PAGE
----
2012 Atlantic Hurricane Season Birdseye Discussion #44
...JULY 6 2012...2:15 PM EDT...
Eastern Caribbean tropical wave still not expected to develop (see paragraph P10 for details). Northwestern Atlantic disturbance has been absorbed by deep-layered 1000 mb cyclone (paragraph P1). Next strong tropical wave is emerging from west coast of Africa (paragraph P12).
...ATMOSPHERIC FEATURES BIRDSEYE CHART...
This chart is generated based on surface analysis from the National Hurricane Center TAFB at 1200Z, and the 1334Z-released HPC analysis.
In light blue is upper air analysis, with 200 mb wind barbs calculated by GOES satellite imagery showing the upper-level wind direction. Based on the 200 mb wind barbs, blue-dashed lines are locations of upper troughs, blue-zig-zag lines are locations of upper ridges. Blue Ls are locations of upper lows, blue Hs are locations of upper ridges.
In red is surface analysis, with solid lines indicating locations of surface fronts, dashed lines indicating locations of surface troughs, and zig-zag lines indicating surface ridge axes. Ls indicate surface lows, Hs indicate surface highs.
...THERMODYNAMICS BIRDSEYE CHART...
This chart is generated using GOES water vapor satellite imagery. Brown indicates dry air. White, blue, and purple indicates moist air. An increase in moisture indicates slower air parcel lapse rates with elevation and hence an increase toward instability.
Sea-surface temperatures are overlaid with light blue isotherms. The 26 deg C isotherm is highlighted in red. Waters at and south of the 26 deg C isotherm indicate low-level warmth and hence faster environmental lapse rates with elevation (more instability). Waters north of the 26 deg C isotherm indicate slower environmental lapse rates with elevation (less instability).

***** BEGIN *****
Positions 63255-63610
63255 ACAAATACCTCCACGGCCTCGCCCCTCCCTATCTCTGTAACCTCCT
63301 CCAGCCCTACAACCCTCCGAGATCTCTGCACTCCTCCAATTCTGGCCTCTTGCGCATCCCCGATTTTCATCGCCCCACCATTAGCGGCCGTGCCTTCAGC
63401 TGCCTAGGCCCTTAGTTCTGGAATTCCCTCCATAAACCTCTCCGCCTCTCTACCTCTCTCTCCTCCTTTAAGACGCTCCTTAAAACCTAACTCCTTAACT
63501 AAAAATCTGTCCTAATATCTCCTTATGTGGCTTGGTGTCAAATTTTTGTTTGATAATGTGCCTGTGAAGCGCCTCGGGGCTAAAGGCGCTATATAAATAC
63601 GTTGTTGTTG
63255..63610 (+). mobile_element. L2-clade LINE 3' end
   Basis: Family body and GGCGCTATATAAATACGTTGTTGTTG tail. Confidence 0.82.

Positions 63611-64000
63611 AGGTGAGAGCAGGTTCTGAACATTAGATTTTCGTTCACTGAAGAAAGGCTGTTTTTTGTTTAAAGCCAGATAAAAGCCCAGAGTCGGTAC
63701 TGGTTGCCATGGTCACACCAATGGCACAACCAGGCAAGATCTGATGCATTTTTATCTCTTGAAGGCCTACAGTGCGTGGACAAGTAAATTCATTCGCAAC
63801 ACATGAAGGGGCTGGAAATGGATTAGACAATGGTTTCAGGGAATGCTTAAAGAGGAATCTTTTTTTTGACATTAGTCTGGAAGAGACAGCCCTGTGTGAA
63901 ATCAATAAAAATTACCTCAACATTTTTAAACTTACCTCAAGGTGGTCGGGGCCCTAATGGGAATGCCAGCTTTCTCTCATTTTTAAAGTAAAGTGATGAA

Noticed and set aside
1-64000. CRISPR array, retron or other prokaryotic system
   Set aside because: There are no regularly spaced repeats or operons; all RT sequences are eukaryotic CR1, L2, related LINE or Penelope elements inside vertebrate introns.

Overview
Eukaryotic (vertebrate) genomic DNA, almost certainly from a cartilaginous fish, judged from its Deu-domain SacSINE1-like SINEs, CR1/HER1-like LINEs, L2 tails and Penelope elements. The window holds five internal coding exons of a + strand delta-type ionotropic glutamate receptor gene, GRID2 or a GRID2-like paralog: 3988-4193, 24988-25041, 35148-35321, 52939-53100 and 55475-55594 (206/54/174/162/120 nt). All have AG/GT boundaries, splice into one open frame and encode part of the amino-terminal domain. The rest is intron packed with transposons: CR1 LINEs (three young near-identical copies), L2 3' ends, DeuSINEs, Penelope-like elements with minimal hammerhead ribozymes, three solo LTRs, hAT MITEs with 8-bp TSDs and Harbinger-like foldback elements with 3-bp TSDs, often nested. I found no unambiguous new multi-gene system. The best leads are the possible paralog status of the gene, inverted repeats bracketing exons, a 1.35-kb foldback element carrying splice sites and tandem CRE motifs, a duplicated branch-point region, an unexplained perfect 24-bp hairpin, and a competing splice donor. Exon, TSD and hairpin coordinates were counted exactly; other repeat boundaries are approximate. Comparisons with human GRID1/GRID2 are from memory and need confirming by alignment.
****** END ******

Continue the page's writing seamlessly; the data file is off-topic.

P1...While continuing eastward around the central North America upper ridge...diffuse 1002 mb cyclone over the NE US has moved into the northwest Atlantic as a deep-layered 1000 mb cyclone...and this deep-layered cyclone is moving northward around the surface ridge in paragraph P4...hence tracking toward Atlantic Canada and toward waters temps in the teens of deg C too cool for subtropical development. Remainder of the deep-layered cyclone's upper trough is moving toward the west coast of Greenland with a new 1008 mb cyclone it supports. Cut-off upper trough over the Tennesee valley has moved southward over the SE US coast while orbiting the central North America upper ridge. While continuing to zoom east across the north side of the upper ridge...south-central Canada frontal cyclone and its upper trough now has a 997 mb surface center over E Hudson Bay. The cold front trailing from this south-central Canadian cyclone features a 1008 mb depression and t-storm complex supported by upper divergence on the NW quadrant of the upper ridge. Finally...upper convergence on the east side of the upper ridge is supporting the 1018 mb ridge in the eastern Gulf of Mexico and SE US.
P2...Complex frontal system covering the northern half of the Atlantic Ocean has all made landfall in western Europe (marked with upper trough and extratropical surface low in the upper-right corner of the above charts). It left behind a west Atlantic upper trough 24 hrs ago that was getting absorbed by the upper-layers of the deep-layered 1000 mb cyclone in paragraph P1. Whatever did not get absorbed is now a cut-off upper trough in the middle of the Atlantic...wedged between the east Caribbean upper ridge in paragraph P8 and east Atlantic upper ridge in paragraph P9.
P3...Cut-off upper vortex southwest of the Azores has moved northward toward upper troughing of the system in paragraph P2...and is now west of the Azores.